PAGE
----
Repost:Indonesia’s New appetite for Execution
By Karishma VaswaniBBC Indonesia editor
Many of those jailed at Kerobokan have been convicted of drug offences
From the sky, Kerobokan jail looks like a vast, sprawling complex – complete with a tennis court, a church and a mosque. Inside this notorious Bali prison are convicts found guilty of drug trafficking and facing imminent execution by a 12-man firing squad.
Among them are 57-year-old British national Lindsay Sandiford and two Australians – part of the infamous "Bali Nine" drug smuggling ring – Andrew Chan and Myuran Sukumaran.
Chan and Sukumaran have had their clemency appeals rejected by Indonesian President Joko Widodo. The attorney general's office says they will be in the next group of prisoners to be put to death, but it is not clear when.
Last month, after a four-year hiatus, Indonesia executed convicts from Malawi, Nigeria, Vietnam, Brazil and the Netherlands, as well as one from Indonesia.
The execution spree appears to be driven by Mr Widodo. He's only been in the job for just over 100 days – but he has decided that a war on drugs is a major priority for his administration. He has surprised many of his supporters and human rights observers with his tough stance.
"Indonesia is on the wrong side of history with this policy," says Andreas Harsono, Indonesia researcher with Human Rights Watch in Jakarta.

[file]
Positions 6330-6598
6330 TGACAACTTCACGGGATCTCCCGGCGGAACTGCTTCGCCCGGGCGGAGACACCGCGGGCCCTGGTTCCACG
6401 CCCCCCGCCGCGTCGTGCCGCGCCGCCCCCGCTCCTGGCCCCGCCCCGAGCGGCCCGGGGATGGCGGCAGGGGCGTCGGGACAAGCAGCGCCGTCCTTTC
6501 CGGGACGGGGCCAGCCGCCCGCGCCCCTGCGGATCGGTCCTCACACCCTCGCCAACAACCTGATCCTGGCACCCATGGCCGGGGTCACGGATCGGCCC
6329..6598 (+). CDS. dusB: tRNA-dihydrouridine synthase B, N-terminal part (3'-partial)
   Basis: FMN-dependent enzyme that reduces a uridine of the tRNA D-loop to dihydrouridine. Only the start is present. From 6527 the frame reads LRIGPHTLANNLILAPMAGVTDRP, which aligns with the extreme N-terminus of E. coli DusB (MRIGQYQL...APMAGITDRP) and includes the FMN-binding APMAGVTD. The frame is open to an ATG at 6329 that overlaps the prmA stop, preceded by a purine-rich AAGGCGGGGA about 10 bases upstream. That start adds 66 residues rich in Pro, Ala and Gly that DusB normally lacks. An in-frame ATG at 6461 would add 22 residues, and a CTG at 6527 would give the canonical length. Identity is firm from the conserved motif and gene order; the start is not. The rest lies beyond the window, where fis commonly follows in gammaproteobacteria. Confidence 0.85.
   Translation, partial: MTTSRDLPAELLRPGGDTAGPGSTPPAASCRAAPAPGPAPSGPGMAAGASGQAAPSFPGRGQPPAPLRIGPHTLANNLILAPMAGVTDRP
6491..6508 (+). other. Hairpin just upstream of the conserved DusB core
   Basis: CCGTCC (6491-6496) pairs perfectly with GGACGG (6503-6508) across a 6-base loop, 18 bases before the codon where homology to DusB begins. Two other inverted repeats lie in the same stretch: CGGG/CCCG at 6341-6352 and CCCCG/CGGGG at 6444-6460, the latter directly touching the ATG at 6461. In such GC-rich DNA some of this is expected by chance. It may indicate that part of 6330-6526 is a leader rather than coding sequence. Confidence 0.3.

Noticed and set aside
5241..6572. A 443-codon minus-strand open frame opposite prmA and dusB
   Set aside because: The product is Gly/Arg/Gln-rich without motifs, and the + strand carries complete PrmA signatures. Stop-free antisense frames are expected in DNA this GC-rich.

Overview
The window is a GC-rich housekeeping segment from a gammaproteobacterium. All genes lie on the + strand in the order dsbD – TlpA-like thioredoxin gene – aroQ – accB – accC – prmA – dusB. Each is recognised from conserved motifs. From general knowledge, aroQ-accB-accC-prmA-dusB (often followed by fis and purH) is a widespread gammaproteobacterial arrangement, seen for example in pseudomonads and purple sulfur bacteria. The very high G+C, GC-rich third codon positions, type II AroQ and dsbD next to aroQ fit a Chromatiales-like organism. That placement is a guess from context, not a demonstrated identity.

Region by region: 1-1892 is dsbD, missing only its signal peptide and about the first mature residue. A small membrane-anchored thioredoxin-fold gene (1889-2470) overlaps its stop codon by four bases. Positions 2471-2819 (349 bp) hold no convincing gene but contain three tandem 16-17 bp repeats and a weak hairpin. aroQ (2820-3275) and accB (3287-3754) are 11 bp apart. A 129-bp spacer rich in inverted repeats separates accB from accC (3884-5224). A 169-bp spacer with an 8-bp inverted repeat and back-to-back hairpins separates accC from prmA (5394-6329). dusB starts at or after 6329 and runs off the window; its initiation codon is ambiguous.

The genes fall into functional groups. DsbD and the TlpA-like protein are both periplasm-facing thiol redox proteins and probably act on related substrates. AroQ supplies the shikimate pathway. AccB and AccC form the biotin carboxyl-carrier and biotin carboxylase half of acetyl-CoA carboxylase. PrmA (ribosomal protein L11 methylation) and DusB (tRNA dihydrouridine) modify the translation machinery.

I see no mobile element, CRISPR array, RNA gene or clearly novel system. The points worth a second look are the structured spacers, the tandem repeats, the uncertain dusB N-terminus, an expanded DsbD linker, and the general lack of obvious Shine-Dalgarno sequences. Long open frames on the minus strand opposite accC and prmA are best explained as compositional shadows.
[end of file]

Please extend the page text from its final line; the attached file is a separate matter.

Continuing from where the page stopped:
"A country's attitude to human rights is determined by its attitude to the death penalty, and this stance is sending the wrong message to the world about Indonesia's priorities – especially since Indonesia has so many of its own citizens on death row in countries like Saudi Arabia.
"How can it possibly campaign for their release while it executes people at home?"
But Indonesia says there will be no compromises – and that this policy is here to stay.
The country's new appetite for executions has raised concerns that convicts like Sandiford, who was found guilty in 2013 for trafficking 4.8kg of cocaine to Bali, are unlikely to have their appeals granted.
Matius Arif, a priest in Bali, has met regularly with Sandiford and says she's struggling to come to terms with her fate.
"It's very hard for her," he said. "I can see it and I can feel it. The situation is especially hard when you're in a foreign country, it's not easy for her. She needs a lot of support, and a lot of help on the legal, spiritual and emotional terms."
But Indonesia says its laws are not ambiguous – anyone caught bringing drugs into the country will face the death penalty.
Indonesia is not the only country in South East Asia to use capital punishment for drug trafficking. Singapore, Malaysia and Vietnam do too – and often with alarming regularity.
Vietnam: Giang Nguyen, BBC Vietnamese
It is thought there are 673 people on death row in Vietnam, most of them for drug trafficking. However, it's very difficult to verify the exact number of people executed each year for bringing drugs into the country, as the use of the death penalty in Vietnam is classified as a state secret.